The principal objective for this SBIR Phase II Competitive Renewal project is to demonstrate clinical relevance of a unique Adaptive Optics Scanning Laser Ophthalmoscope (AOSLO) that the project team designed and built in Phase I and Phase II work. It features closed-loop AO control that automatically compensates for aberrations of the eye, yielding nearly diffraction-limited confocal retinal images. This is particularly useful in retinal imaging, since the difference in resolvable feature size with AO (~2?m) and without AO (~10?m) corresponds to a range that includes the size of many of the retina's most important features: cone photoreceptors, nerve fiber cells, erythrocytes, leukocytes, capillaries, and retinal pigment epithelial cells. As a result, the AOSLO should lead to a better understanding of retinal function and disease. The prototype AOSLO incorporates an optical doubler and custom-developed long-stroke deformable mirror for compensating higher order aberrations. Those unique components allow aberration- compensated imaging suitable for 90% of clinical subjects without the use of added trial lenses. In Phase II work, the AOSLO was demonstrated to achieve exceptional retinal image resolution and operational characteristics that make it well suited for clinical use. It uses long wavelength and low intensit source illumination, so that many subjects can be imaged without pupil dilation. It also includes a beam steering system that allows a clinician to translate the imaged field across the retina without requiring continual subject refixations. Innovative imaging techniques that will be explored in the clinical settings using this AOSLO platform technology include individual blood cell tracking, hemodynamic imaging, and montage mapping of photoreceptors. The project will include development of clinically inspired enhancements in imaging, ergonomics, and software control of the prototype AOSLO. BMC will collaborate with a clinical site in an evaluation of the clinical usefulness of the AOSLO. Observational pilot studies will be conducted at Beetham Eye Institute (BEI) of the Joslin Diabetes Center Clinical aims for the BEI study will be to evaluate the capability of AOSLO retinal images to serve as a clinically useful surrogates for visual acuity in eyes with center-involved diabetic macular edema, and to evaluate correlations between quantified AOSLO image metrics and the state of retinal disease in diabetic retinopathy.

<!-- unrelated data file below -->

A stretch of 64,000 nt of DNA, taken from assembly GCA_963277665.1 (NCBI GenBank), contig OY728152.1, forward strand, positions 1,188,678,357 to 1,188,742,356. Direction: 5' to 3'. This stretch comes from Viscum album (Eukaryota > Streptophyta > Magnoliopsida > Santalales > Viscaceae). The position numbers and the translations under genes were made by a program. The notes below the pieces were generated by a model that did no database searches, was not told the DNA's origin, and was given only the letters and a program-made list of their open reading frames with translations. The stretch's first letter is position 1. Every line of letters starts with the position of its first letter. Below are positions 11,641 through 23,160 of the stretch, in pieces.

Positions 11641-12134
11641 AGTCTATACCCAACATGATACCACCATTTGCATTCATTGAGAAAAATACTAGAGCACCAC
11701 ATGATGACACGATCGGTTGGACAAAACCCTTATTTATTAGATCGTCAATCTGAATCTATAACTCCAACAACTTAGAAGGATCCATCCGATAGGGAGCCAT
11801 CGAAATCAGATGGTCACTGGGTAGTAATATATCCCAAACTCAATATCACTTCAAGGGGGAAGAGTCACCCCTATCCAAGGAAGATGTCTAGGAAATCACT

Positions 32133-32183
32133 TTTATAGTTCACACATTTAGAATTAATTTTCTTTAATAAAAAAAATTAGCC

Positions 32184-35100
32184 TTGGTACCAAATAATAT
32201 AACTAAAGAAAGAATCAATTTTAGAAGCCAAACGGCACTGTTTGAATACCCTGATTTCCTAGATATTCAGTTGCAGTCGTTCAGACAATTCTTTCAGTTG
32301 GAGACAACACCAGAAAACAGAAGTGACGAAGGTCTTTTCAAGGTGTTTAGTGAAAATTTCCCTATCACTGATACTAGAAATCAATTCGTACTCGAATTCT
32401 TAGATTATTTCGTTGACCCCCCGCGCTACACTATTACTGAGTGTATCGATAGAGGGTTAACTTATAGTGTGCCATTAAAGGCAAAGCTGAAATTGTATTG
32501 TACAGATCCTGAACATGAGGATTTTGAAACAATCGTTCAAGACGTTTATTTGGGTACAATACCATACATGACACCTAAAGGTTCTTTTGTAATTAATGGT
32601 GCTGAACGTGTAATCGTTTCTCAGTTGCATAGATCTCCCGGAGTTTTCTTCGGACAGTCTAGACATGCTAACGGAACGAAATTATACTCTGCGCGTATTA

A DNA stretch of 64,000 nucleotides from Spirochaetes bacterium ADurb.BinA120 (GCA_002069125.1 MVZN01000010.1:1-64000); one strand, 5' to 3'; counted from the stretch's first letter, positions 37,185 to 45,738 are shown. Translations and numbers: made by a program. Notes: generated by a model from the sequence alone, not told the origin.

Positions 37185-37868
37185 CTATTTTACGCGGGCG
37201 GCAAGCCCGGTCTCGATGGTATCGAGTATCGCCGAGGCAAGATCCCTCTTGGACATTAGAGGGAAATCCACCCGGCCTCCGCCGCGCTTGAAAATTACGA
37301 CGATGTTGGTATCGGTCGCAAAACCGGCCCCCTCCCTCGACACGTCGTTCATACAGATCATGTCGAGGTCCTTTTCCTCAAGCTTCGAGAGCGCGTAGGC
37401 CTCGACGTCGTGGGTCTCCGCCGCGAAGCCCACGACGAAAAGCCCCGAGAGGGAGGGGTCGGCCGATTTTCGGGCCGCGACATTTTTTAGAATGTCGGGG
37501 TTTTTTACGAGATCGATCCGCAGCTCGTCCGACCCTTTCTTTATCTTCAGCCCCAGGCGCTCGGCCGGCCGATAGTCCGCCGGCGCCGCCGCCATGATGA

The principal objective for this SBIR Phase II Competitive Renewal project is to demonstrate clinical relevance of a unique Adaptive Optics Scanning Laser Ophthalmoscope (AOSLO) that the project team designed and built in Phase I and Phase II work and that is specifically for use in a clinical setting. The instruments will be placed at a leading ophthalmology center where they will be used to quantify and report on the clinical utility of the unprecedented, high resolution in vivo images of the human retina provided by the AOSLO.
|Lammer, Jan; Prager, Sonja G; Cheney, Michael C et al. (2016) Cone Photoreceptor Irregularity on Adaptive Optics Scanning Laser Ophthalmoscopy Correlates With Severity of Diabetic Retinopathy and Macular Edema. Invest Ophthalmol Vis Sci 57:6624-6632|